Tod: In writing the piece I thought a lot about meeting Carol at 16 and trying to reconcile classical, electronic and rock music influences and also remembering back to high school. It’s one of the big moments of your life – you’re going to leave home and go out and make a life for yourself. It’s extremely anxiety producing for many people. I know for me, I felt that everything was possible, that everything I love should be able to find a place in what my life becomes. I really believed that at 16!   When I was putting Breathless together it all of sudden struck me that my younger daughter is now exactly the same age as I was when was when I was at Aspen. I’m seeing this feeling again though her eyes now, as she is planning college, how she’s going to pull together all the things that she cares about and that connection in time was really powerful for me. So I think this idea of looking back and remembering how this precious friendship started and what the world felt like then and seeing it again through my daughter is very meaningful.   Some parts of the piece are about looking back and thinking about what it feels like to think about the future. It’s only a 16 minute piece and it can’t do everything but these are some things that I was thinking about.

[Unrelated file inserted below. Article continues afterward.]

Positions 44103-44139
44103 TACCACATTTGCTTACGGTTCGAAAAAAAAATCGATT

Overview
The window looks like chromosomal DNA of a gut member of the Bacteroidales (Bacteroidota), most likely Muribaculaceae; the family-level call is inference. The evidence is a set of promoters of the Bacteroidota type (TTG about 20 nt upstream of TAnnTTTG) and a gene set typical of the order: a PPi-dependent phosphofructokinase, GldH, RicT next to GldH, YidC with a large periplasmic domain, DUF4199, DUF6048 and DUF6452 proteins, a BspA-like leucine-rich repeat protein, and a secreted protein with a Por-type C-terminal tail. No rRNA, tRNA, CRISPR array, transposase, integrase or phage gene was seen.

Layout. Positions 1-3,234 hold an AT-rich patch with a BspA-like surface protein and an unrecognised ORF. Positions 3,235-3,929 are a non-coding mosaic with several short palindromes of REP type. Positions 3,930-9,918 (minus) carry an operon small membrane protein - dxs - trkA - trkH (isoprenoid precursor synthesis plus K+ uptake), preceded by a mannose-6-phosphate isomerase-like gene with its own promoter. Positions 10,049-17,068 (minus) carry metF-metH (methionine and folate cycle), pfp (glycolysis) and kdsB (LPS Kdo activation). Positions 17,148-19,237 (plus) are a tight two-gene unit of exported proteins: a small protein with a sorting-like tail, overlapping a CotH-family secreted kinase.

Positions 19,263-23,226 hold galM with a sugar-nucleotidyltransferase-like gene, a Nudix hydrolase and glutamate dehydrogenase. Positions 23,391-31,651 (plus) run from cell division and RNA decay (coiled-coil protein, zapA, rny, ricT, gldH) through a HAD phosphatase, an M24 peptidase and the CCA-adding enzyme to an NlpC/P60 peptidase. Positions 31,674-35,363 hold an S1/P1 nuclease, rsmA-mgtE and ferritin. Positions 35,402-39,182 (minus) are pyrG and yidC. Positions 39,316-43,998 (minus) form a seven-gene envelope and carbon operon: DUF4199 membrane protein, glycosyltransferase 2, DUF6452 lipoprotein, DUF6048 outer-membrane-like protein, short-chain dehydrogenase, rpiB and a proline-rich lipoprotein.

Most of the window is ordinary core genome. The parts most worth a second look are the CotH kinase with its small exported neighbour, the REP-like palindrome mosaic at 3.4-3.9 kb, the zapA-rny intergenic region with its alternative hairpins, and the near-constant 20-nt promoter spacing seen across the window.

Barbara: Can you tell us how you use electronics in the piece and more about the structure of Breathless?